Weird or wonderful? 10 odd things babies do


Grunting, groaning, snuffling and shaking: sometimes a newborn can seem like a beaten-up old car. So why are their actions so odd?


The hippy hippy shake:

All babies, and in particular newborns, jerk, twitch and shake – one minute they’ll be still, the next they’ll be a little twitchy. This is because their neurological systems aren’t fully developed, and they’re not good at regulating their movements.

It’s all normal and cute, but if your newborn has jerks that last longer than a few beats, and the jerks are on one side of their body, call your doctor to check all is okay.


The free falling:

Just when you thought your baby was calm and asleep, along comes a rather extreme movement called the Moro reflex, when he’ll flail his arms to the side, jerk suddenly and maybe even cry. This is because he senses he is falling or is startled.

According to What to Expect: The First Year, the Moro is a built-in survival mechanism designed to protect the newborn. In this case, it’s a primitive attempt to regain perceived loss of equilibrium.

This is one of the reasons why swaddling is necessary with newborns because it does help to prevent your baby from waking himself up when this startle reflex occurs.


The hiccups:

Before you panic and try to cure your baby’s hiccups by startling him, giving him sugar water, putting a piece of paper on his head or pressing on his eyelids (all so-called “cures”), know that hiccupping is normal in babies.

They could be a result of quick feeding, or because their breathing and swallowing aren’t synchronised yet. This is why burping your baby well during and after feeds is so essential.

In most cases, babies aren’t bothered by hiccupping (unlike their parents), but if it interferes with your baby’s sleep or feeding, chat to your paediatrician.


The head banging:

Many babies bang their heads, and while it may be alarming, experts think that head banging could be a soothing action as it involves rocking back and forth.

While it might unnerve you, it could stimulate your baby’s developing sense of motion and balance. If you’re worried he’s going to hurt himself, distract him, and make sure to also put a protector around his cot.

If the banging has you concerned, chat to your doctor to rule out any developmental issues.


The no-tears crying:

Can it be called crying without the tears? It sure can.

While babies make a lot of noise and we know they’re “crying”, babies aren’t born with the ability to form tears as a reaction to emotional distress. Contrary to what most people think, babies can manufacture tears but just don’t know how to tear up.

At around three or four months old, your baby’s nervous system kicks in and begins transmitting messages to his tear glands in response to his stress.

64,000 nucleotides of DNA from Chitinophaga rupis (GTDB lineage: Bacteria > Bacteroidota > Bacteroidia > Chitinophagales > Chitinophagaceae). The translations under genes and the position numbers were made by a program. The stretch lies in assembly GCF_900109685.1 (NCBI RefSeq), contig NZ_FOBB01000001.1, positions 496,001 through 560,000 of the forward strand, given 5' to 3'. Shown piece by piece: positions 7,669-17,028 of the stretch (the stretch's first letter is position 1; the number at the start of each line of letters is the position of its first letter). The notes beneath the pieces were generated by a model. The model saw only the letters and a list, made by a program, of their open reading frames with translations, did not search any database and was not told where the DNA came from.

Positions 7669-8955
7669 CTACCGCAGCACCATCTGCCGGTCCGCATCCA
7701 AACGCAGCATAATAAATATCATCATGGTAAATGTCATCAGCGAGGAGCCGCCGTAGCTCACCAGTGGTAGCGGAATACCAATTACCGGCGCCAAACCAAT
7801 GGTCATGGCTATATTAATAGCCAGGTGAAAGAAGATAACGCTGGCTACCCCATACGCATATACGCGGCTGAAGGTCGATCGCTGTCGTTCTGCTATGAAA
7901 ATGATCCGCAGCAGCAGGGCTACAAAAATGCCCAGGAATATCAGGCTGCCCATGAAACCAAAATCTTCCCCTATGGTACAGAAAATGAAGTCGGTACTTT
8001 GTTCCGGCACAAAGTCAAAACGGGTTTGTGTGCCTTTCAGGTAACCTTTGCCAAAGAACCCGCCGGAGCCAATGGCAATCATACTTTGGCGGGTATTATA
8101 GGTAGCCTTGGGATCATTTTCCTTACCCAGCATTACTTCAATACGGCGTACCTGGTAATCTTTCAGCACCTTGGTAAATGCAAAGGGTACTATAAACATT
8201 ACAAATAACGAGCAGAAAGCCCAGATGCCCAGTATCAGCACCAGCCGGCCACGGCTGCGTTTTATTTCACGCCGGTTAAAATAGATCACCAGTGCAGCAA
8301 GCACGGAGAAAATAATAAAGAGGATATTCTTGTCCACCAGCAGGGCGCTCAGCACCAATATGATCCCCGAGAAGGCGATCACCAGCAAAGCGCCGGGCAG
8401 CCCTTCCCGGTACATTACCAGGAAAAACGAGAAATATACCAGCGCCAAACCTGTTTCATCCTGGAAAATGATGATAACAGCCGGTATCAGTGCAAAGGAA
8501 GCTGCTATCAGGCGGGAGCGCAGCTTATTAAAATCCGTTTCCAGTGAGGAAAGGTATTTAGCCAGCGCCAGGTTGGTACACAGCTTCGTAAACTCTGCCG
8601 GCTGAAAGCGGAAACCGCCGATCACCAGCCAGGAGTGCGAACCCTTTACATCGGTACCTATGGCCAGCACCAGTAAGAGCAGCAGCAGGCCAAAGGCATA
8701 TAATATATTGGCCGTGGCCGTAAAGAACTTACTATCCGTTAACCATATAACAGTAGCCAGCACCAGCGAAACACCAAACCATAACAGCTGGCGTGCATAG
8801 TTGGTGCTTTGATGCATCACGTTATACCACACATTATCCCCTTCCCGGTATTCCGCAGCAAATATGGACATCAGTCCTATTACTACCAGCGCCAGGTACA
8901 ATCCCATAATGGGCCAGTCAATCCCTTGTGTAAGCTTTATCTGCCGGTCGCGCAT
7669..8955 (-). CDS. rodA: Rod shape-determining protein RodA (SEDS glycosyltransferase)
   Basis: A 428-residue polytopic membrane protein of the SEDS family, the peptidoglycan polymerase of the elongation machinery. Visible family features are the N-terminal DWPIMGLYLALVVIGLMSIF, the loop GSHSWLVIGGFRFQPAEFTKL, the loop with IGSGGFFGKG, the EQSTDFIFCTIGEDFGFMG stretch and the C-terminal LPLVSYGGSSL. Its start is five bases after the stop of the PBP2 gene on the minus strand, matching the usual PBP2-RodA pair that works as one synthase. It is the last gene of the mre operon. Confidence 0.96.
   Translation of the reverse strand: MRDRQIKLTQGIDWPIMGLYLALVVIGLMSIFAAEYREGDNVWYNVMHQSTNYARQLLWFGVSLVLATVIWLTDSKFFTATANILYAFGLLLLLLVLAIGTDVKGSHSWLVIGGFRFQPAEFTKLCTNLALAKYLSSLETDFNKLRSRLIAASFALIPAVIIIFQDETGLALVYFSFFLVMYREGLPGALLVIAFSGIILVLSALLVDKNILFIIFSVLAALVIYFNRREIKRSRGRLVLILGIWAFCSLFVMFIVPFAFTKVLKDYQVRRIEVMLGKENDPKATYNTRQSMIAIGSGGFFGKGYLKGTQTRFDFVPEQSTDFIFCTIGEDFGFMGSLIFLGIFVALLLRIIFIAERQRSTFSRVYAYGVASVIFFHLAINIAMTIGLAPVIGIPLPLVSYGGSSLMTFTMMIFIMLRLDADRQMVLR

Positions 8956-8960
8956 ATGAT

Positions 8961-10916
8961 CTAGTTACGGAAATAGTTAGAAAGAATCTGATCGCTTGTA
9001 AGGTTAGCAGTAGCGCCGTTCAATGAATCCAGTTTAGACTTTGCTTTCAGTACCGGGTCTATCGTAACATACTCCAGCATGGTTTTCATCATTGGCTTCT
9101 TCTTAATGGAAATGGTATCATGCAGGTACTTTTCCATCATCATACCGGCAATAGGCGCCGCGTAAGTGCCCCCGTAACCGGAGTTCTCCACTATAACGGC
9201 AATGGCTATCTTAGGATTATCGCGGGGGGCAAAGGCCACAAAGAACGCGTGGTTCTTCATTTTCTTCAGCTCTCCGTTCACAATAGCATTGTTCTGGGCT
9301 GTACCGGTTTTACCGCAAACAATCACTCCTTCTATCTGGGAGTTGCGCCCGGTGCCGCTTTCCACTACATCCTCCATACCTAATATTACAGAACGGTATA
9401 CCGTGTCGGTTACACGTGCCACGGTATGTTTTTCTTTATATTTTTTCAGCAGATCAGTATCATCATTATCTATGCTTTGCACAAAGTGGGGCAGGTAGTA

The heavy breather:

We totally get why parents are startled out of their beds by the weird sounds coming from the baby monitor – it’s because our babies breathe loudly and often funnily.

Many babies sputter, whistle and make noises through their little noses while breathing, especially when they’re on their backs. This is because newborns and small babies are nose breathers, which means they’re going to be noisy (and keep you amused or awake via the baby monitor).

As long as your baby is not bothered, and is able to suck, eat and sleep easily, it should be fine.


The toucher:

Before you freak out that your child is an early experimenter or already has sexual urges if he starts touching his genitals, relax. No really, calm down.

Just as a baby touching his feet or clapping his hands is part of learning about his world, so too is touching his body. Remember, your baby explores his world by touching, and this region is no different.

There’s no reason to feel startled or ashamed of his behaviour – remember little boys start touching their penises in utero already. The most common time for your baby to touch himself is during a bath or nappy change (obviously as this is the one of the few times he is completely naked).

The feeling of air, water or touch could cause a penis erection or vaginal lubrication. Again, don’t panic – experts say it’s a completely normal and very healthy passage of discovery, but if it bothers you a lot, you can always distract your baby with a toy during nappy changes and baths.


The strong hold:

Have you ever thought you were losing a wrestling match to your newborn clutching your finger? Scientists think that this finger grip is an involuntary reflex inherited from our ancestors, when holding on tight to one’s mother was necessary for basic survival.

Research has shown that when a baby grips his mom’s finger, his heart rate slows down, suggesting that it’s soothing to him. Enjoy it while it lasts because they soon grow up and don’t need you quite as much.


The smiler:

Is it gas? Is it baby happy to see you? Or is he having a fantastic dream about milky boobs?

According to the experts, it’s none of those. Newborn smiles are spontaneous and often happen while your baby is drowsy or during rapid eye movement stages of sleep.

From around six weeks, babies will start smiling at stimuli, and it’s usually mom who gets the first grin.


The forgetting:

So you’ve got the video camera ready to film your baby clapping his hands, just as he did the day before and the week before. And guess what?

Your baby looks at you blankly, as if he has no idea what you’re on about, and as if his hands have never made contact with each other.

Before you panic that your child is forgetful or has taken five developmental steps back, relax in the knowledge that he might have moved on, learning and trying to retain the next skill.

Another theory is that the skill has just been put on the back burner, to be accessed when he’s in a different setting, without other things on his mind.

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